From what I’ve heard, that seems to be a big part of clowning: your body, rediscovering your body, and then rediscovering objects around you through your newly rediscovered body.
Yes, definitely. My teacher would say that the first thing you have to do is cut off your head, by which he meant you have to stop thinking. Which is an impossible task, so there’s also the knowledge that you will never ever fully achieve what you’re trying to get to, which is this state where your body and your emotional self is doing everything and your mind is like a little helium balloon trailing along and watching the show. When you’re in a really good state of present moment in clown, it will often feel like an out of body experience. Then later, it’s almost like I can’t remember exactly what happened. It’s like I go into some weird trance because I’m just letting my physical self do its work without thinking too much.
So, what’s your relationship with this Fruithead character?
[laughs] Well, it’s called my ultimate clown, which means it’s got all of my different clown energies in one. So it’s kind of more complicated than some of the other characters that I’ve done, but at the same time, it’s incredibly simple in a weird way. When I watch the video of myself, sometimes I forget it’s me because I have transformed. I don’t recognize certain sounds that I make, or certain movements, as being me, but then there are other moments where the character is really an amplification of my own personality, and certainly of my own preoccupations in life, my own fears. The clown is really a medium to be vulnerable. You’re not putting on a character, in a way, the character really is you in some funhouse mirror permutation. So, it’s very naked. We go to some dark places and those dark places have to be fully alive, so it’s been pretty awesome to get to embody my own fears and my own boogie men.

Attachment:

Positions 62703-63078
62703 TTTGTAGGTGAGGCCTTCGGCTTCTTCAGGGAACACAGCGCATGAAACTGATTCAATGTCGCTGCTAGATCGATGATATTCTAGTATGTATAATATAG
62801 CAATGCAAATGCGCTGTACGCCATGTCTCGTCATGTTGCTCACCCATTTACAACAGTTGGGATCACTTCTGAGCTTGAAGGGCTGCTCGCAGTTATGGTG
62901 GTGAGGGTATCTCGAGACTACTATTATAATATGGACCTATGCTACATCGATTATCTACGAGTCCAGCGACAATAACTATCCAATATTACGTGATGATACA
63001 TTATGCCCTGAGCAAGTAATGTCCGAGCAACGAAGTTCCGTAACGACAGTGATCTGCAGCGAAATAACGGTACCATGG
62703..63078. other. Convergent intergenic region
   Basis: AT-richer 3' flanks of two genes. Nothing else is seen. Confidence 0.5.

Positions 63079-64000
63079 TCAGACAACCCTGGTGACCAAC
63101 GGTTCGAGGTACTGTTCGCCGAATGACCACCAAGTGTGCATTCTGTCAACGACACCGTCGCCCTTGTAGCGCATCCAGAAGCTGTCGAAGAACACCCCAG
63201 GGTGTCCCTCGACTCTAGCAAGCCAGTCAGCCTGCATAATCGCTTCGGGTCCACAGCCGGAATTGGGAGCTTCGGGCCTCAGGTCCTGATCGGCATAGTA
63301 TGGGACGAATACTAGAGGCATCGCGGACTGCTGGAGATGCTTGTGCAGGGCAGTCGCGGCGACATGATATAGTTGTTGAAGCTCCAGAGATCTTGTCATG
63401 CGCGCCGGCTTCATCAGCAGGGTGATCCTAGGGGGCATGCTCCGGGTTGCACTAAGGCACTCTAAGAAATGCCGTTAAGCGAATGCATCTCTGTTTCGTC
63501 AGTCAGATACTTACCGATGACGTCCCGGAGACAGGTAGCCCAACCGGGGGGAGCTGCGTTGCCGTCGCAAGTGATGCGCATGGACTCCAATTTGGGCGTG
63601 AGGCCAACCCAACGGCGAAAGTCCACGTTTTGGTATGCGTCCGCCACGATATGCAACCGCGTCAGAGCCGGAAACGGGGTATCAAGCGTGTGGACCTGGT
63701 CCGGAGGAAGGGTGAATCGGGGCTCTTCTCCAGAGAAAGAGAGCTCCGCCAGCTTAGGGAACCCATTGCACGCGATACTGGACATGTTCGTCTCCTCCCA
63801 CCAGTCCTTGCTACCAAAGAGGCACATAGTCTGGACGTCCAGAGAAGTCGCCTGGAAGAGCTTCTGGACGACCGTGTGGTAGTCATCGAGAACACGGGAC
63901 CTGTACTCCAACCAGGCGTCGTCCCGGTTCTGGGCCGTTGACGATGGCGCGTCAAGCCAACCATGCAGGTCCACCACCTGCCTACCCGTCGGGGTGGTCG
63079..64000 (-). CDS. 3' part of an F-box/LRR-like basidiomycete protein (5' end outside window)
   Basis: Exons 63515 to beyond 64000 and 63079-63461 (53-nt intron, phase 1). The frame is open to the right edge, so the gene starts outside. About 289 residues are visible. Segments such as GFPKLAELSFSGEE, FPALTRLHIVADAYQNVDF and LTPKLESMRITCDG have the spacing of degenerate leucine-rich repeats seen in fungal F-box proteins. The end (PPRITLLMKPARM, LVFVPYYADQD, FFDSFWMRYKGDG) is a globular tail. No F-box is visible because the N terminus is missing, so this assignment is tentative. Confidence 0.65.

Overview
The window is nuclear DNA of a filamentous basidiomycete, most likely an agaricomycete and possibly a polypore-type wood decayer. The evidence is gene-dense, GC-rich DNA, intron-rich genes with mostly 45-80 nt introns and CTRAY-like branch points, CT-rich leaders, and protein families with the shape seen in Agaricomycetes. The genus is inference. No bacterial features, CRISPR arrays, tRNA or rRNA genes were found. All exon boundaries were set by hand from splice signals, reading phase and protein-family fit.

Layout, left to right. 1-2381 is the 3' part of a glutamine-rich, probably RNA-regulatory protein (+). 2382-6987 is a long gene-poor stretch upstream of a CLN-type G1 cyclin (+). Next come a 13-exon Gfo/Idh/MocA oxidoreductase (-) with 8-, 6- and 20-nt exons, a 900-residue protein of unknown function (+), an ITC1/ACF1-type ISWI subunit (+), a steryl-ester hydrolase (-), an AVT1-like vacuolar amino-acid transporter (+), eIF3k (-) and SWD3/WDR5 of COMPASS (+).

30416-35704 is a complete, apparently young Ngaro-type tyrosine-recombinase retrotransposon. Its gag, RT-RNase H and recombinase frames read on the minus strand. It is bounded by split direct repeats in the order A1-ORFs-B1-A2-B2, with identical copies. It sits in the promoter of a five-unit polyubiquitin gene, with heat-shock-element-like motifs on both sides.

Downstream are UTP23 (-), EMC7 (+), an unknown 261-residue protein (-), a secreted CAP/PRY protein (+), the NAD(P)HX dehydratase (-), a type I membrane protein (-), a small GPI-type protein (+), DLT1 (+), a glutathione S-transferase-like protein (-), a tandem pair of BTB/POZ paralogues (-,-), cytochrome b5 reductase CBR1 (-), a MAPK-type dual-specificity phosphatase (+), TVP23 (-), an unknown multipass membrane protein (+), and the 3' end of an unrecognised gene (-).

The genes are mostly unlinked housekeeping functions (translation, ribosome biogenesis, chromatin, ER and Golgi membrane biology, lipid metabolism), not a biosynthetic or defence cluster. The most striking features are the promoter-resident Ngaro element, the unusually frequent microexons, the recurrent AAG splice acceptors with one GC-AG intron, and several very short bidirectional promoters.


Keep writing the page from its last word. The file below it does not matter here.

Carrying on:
What’s the narrative arc in Fruithead?
Basically, we wanted to have a microcosm where Fruithead is the only creature. There’s one tree, there’s one island, there’s one of her, and there’s one little plant that grows. It’s from birth to death, essentially: the birth of the world and the character and the whole life story of those two things. So there’s a lot going on in the disguise of a very simple show wherein somebody in a clown nose plays with balloons. But we deal with a lot of major themes that would be in a lot of serious plays.
What are you hoping that the audience gets out of all this?
Well, first of all, a really, really entertaining night at the theatre. Hopefully a new experience, something that they have not seen or thought about before. I want people to laugh, but I also hope that they are taken in by this character and moved by her journey, because it’s not just a silly sort of light thing, we are making a work of it. And that goes throughout the entire design of the show, it’s going to be just beautiful. There’s stop motion animation dream sequences, there are sounds made out of my character’s voice and it’s going to be, hopefully, very dreamy, so that when you’re done, you’re not sure if you hallucinated some of it.